Lapas attēli

sion of the thing before the other, he can hold it against the other. So, also, unless delivery or possession accompany the transfer of the right of property, the things sold are subject to attachment by the creditors of the seller. And if the sale be completed, and nevertheless no change of possession takes place, and there is no certain and adequate cause or justification of the want or delay of this change of possession, the transac: tion will be regarded as fraudulent and void in favor of a third party, who, either · by purchase or by attachment, acquires the property in good faith, and without a knowledge of the former sale. This fact, that the thing sold remained in the possession of the seller, might be explained, and if shown to be perfectly consistent with honesty, and to have occurred for good reasons, and especially if the delay in taking possession was brief, the title of the first buyer would be respected.

If goods are sold in a shop or store, separated, and weighed ir numbered if that be necessary, and put into a parcel, or otherwise made ready for delivery to the buyer, in his presence, and he request the seller to keep the goods for a time for him, this is so far a delivery as to vest the property in the goods in the buyer, and the seller becomes the bailee of the buyer. And if the goods are lost while thus in the keeping of the seller, without his fault, it is the loss of the buyer. (In law the word bail means “to deliver." Thus a “bailor" is one who delivers a thing to another; the “bailee" is the party to whom it is delivered; and “bailment" is the delivery. The "bail" of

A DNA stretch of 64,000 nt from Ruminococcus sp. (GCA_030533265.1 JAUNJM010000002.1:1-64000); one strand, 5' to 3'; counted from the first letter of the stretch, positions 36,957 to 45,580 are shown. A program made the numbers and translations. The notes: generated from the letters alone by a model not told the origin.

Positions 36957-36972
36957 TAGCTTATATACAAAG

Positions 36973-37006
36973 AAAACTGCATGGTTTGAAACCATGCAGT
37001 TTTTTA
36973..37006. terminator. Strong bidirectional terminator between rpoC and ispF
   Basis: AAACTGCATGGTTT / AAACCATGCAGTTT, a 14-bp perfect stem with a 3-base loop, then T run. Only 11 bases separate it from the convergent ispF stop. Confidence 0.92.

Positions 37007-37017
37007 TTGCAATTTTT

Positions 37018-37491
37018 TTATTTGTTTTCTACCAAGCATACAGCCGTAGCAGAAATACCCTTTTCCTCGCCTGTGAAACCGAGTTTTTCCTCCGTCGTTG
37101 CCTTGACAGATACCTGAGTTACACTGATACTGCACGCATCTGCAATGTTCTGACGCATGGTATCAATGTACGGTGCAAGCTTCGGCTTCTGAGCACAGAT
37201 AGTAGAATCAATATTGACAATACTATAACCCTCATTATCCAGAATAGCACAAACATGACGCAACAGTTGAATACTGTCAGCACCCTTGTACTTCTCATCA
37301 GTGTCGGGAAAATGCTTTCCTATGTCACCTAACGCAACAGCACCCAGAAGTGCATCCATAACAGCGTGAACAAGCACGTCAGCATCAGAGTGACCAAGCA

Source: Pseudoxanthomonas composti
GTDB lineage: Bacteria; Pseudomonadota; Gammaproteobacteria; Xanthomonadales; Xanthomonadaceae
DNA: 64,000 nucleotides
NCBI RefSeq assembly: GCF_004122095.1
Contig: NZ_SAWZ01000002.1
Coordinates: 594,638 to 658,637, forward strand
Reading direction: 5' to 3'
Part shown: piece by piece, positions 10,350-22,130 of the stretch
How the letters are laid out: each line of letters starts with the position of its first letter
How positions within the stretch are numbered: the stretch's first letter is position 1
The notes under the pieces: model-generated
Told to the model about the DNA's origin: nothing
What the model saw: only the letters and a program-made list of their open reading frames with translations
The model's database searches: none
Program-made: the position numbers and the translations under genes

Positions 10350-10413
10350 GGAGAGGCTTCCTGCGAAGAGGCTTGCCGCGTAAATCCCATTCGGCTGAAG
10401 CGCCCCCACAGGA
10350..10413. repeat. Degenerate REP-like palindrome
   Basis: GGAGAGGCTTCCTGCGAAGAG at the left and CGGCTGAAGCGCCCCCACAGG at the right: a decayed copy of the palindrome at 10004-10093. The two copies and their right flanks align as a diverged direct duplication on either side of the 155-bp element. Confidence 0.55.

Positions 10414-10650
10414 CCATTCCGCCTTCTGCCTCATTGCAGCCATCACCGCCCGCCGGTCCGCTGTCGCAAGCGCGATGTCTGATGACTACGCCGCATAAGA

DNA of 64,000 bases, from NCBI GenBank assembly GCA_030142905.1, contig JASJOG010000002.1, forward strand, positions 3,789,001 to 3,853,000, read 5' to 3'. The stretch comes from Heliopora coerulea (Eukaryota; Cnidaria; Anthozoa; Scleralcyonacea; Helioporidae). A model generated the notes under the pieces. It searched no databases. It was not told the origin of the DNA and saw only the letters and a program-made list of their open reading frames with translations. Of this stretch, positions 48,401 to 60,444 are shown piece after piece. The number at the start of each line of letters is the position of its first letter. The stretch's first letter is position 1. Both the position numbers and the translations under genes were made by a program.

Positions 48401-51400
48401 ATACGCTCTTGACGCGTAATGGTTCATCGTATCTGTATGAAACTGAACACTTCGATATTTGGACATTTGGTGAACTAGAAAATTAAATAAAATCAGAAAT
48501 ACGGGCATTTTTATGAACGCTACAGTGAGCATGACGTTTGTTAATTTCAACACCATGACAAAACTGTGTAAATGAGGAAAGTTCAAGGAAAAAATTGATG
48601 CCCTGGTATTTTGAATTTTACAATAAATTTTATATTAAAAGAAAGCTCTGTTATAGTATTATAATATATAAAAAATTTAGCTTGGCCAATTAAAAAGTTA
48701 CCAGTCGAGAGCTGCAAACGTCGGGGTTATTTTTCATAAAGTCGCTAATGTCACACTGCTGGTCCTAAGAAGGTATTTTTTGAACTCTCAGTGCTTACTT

“” a party who is arrested, is he or they to whom the arrested person is delivered or given up, on their agreement that he shall be forthcoming when required by law.)

In a contract of sale there is sometimes a clause providing that a mistake in description, or a deficiency in quality or quantity, shall not avoid the sale, but only give the buyer a right to deduction or compensation. But if the mistake or defect be great and substantial, and affects materially the availability of the thing for the purpose for which it was bought, the sale is nevertheless void, for the thing sold is not that which was to have been sold.

If the buyer knowingly receives goods so deficient or

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different from what they should have been that he might have refused them, he will be held to have waived the objection, and to be liable for the whole price; unless he can show a good reason for not returning them, as in the case of materials innocently used before discovery of the defects, or the like. Thus, where a man bought a chandelier warranted sufficient to light a certain room, and kept it six months, the court did not permit his to return it and refuse payment, although it was not what it had been warranted to be. Sometimes two or three months, or even less, is held too long a keeping to permit a subsequent return. But though the buyer cannot return the thing, yet, when the price is demanded, he may set off whatever damages he has sustained by the seller's breach of contract, and the seller can recover only the value to the buyer of the goods sold, even if that be nothing. But a long delay or silence may imply a waiver of even this right on the part of the buyer.